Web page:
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After trouble adopting, some men choose surrogacy to become dads

It’s become fairly common these days for single women who want to have children to turn to options like adoption, sperm donors, or surrogacy in order to start a family. For men who are interested in having children without a partner, the options are naturally more limited.

Many find that adopting is difficult as a single man and that it can take years of waiting without a call or a sign of progress. Instead of adopting, some who are able to afford it are choosing surrogacy instead to start a family.

From a family law perspective, surrogacy presents unique challenges. One major consideration for couples or single parents who are employing a surrogate is creating an appropriate parental rights agreement.

The type of agreement and the terms of that agreement will vary from case-to-case, depending on the intentions of the specific parties at the time they decide to go forward with the surrogacy. For example, in the case of someone who decides to engage a surrogate through an agency, they will likely want a parental rights agreement that does not include any rights for the hired surrogate.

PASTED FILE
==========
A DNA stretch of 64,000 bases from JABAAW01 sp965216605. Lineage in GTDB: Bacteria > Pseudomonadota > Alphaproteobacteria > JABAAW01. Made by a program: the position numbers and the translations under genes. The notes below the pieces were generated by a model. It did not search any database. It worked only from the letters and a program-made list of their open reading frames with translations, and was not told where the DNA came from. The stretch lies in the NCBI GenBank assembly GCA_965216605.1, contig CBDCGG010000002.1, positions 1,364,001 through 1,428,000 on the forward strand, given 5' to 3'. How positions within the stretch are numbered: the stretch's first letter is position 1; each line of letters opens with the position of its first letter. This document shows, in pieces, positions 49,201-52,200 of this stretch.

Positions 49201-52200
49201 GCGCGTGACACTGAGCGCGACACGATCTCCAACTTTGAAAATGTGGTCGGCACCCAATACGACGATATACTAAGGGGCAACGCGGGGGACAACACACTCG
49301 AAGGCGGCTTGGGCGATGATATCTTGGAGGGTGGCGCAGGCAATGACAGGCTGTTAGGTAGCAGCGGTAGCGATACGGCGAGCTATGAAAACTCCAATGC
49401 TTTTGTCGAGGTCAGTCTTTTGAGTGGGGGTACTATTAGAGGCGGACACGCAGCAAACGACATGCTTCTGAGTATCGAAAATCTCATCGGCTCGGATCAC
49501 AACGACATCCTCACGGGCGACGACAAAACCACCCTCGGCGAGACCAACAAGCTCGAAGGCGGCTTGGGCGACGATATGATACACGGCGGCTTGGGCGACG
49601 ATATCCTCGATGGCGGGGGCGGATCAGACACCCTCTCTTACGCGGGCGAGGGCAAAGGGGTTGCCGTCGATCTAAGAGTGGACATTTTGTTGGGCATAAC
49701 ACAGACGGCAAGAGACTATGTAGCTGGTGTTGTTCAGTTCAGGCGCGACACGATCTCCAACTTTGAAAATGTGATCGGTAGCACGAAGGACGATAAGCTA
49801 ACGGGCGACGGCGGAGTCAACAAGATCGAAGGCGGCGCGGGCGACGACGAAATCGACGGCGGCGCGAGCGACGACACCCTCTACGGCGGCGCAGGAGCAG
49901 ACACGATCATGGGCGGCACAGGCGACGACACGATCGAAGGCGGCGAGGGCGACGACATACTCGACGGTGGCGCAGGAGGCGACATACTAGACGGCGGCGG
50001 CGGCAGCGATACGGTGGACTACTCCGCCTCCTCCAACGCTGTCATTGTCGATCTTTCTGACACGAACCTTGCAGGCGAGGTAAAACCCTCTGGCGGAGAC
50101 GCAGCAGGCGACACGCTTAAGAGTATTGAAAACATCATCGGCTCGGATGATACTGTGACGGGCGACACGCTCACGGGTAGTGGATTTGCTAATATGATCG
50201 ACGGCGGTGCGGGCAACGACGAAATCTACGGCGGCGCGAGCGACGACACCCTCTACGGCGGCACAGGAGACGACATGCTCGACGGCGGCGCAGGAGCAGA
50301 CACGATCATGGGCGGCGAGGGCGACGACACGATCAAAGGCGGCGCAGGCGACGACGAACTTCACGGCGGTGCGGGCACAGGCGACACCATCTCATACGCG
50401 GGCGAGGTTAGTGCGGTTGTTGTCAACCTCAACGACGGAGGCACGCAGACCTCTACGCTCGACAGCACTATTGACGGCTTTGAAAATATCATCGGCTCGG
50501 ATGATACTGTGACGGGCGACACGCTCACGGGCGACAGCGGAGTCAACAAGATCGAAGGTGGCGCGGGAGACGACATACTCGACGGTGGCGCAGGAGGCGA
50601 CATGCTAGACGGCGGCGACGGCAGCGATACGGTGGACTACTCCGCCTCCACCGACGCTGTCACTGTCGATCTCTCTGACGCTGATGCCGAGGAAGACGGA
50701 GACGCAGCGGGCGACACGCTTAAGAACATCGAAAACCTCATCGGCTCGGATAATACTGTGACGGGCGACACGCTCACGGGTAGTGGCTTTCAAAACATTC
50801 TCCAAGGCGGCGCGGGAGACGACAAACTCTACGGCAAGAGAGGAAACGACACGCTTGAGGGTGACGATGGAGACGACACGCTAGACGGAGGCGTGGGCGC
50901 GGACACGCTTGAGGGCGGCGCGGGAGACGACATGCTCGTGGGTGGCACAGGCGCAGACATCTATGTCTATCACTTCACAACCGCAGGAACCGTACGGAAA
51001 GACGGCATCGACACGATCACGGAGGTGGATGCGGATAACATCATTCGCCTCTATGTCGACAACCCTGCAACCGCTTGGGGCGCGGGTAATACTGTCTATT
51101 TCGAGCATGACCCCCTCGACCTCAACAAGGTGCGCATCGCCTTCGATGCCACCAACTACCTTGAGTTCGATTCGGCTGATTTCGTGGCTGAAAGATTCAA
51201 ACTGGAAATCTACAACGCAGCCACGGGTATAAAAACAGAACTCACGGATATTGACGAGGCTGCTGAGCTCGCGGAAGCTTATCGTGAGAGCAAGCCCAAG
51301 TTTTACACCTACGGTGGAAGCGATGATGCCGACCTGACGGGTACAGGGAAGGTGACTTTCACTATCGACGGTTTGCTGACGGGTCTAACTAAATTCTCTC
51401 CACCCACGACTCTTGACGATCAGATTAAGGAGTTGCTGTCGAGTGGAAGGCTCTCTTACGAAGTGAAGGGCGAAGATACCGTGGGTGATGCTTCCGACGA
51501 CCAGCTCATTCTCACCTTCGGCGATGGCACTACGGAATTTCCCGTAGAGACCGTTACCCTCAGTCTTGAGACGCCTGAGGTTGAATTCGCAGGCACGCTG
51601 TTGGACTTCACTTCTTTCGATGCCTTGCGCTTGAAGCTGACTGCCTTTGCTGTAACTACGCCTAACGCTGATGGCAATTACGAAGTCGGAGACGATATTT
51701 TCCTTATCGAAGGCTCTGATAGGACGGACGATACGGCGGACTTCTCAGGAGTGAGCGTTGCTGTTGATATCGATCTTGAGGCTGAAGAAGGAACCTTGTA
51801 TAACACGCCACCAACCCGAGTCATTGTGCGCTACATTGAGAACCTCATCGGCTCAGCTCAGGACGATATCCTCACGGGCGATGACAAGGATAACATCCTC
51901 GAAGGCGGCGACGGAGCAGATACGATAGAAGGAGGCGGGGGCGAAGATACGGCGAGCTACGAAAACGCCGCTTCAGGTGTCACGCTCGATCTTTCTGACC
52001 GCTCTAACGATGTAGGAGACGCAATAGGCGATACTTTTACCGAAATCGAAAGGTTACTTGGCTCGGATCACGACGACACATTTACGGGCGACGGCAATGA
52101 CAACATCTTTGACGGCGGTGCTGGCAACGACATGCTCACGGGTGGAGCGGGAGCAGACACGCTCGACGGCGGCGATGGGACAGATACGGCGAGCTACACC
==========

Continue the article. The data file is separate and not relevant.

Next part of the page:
On the other hand, if someone asks a friend to donate an egg or act as their surrogate they might want to reserve some rights for that person in the future.

It is also important to consider state laws governing surrogacy. Some states are more restrictive than others, so it is necessary to look closely at the applicable laws in the state where both the parent and the surrogate live to determine how to frame an agreement.


Source: Associated Press, “Via surrogacy, some men opt to become single dads,” Sept. 1, 2013.

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